Old Biology Major
Available only to students enrolled prior to fall 2011
1. Two introductory units from:
- BY 105 (Biology of Plants)
- BY 106 (Biology of Animals)-no credit after BY108 or BY109
- BY 107 (Biology of Microbes)
- BY 108 (Biology of Invertebrates)-no longer offered, but students who took it prior to fall 2011 may count it.
- BY 109 (Biology of Vertebrates)-no longer offered, but students who took it prior to fall 2011 may count it.
Check the AP/IB section of the Majors' Handbook to determine if your AP or IB credit might fulfill the requirement for one of these courses. Application of AP or IB credit to a specific organismic course will require you to successfully pass a departmental bypass exam for that course; these are offered in blocks 1,3, and 5 only.
2. One of the following field courses:
- BY 108 (Biology of Invertebrates) when taught by Prof. Hathaway - no longer offered, but students who took it prior to fall 2011 may count it.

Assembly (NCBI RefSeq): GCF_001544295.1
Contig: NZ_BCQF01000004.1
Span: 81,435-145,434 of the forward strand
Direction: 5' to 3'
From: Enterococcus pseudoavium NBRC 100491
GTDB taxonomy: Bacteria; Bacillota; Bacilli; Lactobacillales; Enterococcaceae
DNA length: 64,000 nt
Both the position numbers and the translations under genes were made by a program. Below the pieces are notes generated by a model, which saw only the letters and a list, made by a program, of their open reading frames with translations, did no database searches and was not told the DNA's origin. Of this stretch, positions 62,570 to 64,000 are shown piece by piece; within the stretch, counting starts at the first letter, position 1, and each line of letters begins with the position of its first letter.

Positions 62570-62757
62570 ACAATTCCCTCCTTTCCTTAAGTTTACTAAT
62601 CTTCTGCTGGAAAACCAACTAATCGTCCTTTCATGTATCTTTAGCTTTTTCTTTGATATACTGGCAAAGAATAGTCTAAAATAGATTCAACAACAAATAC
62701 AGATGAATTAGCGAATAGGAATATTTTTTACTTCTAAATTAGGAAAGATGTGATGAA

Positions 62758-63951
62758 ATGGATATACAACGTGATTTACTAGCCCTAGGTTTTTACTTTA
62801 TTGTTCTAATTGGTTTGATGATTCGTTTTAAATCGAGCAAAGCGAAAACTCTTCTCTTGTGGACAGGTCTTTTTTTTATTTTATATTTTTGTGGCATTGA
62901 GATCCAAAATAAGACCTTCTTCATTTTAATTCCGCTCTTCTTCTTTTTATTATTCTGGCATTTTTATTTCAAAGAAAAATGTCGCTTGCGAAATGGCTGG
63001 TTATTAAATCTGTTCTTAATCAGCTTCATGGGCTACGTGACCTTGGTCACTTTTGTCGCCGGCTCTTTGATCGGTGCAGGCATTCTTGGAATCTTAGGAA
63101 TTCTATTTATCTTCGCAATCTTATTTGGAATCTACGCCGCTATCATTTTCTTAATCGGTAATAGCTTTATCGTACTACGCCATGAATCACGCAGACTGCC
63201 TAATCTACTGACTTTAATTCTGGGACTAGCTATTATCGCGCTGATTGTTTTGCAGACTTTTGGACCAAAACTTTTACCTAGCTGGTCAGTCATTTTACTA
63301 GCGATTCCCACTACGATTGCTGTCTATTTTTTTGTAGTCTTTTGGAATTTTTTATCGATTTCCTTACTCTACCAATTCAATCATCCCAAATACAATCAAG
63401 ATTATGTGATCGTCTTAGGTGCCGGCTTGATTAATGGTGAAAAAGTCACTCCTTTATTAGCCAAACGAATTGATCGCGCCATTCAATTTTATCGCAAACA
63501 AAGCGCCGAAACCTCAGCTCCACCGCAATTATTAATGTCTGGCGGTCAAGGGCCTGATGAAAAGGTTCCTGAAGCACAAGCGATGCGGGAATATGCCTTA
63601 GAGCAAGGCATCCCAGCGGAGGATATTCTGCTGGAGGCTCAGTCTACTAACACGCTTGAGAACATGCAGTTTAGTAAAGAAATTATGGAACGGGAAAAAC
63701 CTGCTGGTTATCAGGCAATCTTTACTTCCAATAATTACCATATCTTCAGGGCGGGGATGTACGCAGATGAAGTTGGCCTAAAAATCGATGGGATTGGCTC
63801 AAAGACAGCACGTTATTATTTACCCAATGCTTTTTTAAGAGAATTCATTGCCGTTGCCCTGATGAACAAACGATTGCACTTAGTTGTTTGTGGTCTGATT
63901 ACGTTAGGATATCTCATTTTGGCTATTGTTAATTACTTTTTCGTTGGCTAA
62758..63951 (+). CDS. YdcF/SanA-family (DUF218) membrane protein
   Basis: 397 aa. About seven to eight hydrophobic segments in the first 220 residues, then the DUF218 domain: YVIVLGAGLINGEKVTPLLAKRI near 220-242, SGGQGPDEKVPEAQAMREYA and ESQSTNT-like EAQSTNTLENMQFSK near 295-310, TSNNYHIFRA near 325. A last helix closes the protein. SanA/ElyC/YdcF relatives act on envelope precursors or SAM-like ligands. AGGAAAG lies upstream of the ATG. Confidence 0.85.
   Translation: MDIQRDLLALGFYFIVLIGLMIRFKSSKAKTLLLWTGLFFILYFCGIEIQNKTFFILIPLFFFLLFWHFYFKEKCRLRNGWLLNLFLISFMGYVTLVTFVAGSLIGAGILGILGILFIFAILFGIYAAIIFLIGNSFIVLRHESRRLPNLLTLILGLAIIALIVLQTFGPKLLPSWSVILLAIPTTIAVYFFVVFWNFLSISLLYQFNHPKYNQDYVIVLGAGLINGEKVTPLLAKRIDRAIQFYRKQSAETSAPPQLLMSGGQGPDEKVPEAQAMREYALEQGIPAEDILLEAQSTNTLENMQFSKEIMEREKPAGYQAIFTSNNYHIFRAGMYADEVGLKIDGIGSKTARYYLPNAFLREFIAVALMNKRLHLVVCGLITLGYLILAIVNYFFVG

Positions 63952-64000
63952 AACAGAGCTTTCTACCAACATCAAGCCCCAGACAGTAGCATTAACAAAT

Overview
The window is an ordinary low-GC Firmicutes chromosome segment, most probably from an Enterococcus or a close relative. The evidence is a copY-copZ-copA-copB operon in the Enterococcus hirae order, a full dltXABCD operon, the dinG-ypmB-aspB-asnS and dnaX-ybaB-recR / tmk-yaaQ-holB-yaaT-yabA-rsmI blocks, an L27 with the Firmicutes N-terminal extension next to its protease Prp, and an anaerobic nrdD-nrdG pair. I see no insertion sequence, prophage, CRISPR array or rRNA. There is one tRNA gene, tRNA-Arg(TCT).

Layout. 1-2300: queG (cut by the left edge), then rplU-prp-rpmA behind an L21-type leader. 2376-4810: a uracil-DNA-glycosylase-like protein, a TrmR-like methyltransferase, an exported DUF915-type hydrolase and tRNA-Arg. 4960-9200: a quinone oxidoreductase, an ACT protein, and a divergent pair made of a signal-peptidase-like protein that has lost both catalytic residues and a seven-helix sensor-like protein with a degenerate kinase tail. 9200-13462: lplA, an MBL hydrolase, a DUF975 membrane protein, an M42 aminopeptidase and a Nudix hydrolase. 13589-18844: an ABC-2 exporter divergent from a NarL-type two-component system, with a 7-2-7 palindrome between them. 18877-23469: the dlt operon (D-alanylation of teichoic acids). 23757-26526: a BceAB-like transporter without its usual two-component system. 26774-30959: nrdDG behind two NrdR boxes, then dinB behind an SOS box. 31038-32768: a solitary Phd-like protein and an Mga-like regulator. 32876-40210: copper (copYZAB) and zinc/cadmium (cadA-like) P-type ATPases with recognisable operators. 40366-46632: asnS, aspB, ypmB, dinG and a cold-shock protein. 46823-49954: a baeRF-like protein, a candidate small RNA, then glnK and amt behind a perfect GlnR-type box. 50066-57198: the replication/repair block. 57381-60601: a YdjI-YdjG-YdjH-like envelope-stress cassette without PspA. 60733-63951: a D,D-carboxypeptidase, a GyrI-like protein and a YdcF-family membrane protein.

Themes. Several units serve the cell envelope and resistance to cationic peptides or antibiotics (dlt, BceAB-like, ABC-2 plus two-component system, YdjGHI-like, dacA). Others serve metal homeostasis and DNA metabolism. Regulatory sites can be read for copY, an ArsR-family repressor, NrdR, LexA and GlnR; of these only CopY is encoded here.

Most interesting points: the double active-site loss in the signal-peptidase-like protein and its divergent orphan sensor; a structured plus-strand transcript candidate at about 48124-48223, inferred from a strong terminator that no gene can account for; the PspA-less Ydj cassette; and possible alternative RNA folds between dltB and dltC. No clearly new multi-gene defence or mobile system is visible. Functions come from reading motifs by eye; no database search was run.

- BY 202 (Field Botany)
- BY 203 (Field Zoology)
- BY 208 (Ecology)
- BY 410 (Ornithology)
- BY 412 (Entomology)
- certain courses taught on an occasional basis as Special Topics courses
3. BY 210 (Cell Biology) OR BY131 (Introduction to Molecular and Cellular Biology)
Check the AP/IB section of the Majors' Handbook to determine if your AP or IB credit might fulfill the BY131 requirement.
4. BY 361 (Molecular and Classical Genetics) OR BY 231 (Genetics)
5. Four approved Biology electives
3 of the units must be at the 300 or 400 level and 3 must have a "BY" designation
- ELECTIVE COURSES (4 units required from the following)
- Biology: All Biology courses including those listed above except BY 100, BY 210, BY 361 and other courses designated "not intended for biology majors".
- Anthropology: AN 201 Human Evolution, AN 202 Human Biological Variation, AN 305 Topics in Biological Anthropology
- Chemistry: CH 382 Biochemistry I
- Environmental Science: EV 422 Biogeochemistry and Ecosystem Ecology
- Physics: PC 151 Biophysics
- Psychology: PY 209 Neuroscience, PY 412 Human Neuropsychology
- Sport Science: SC 203 Sports Medicine Seminar, SC 206 Exercise Physiology, SC 301 Biomechanics, SC 302 Surgical Anatomy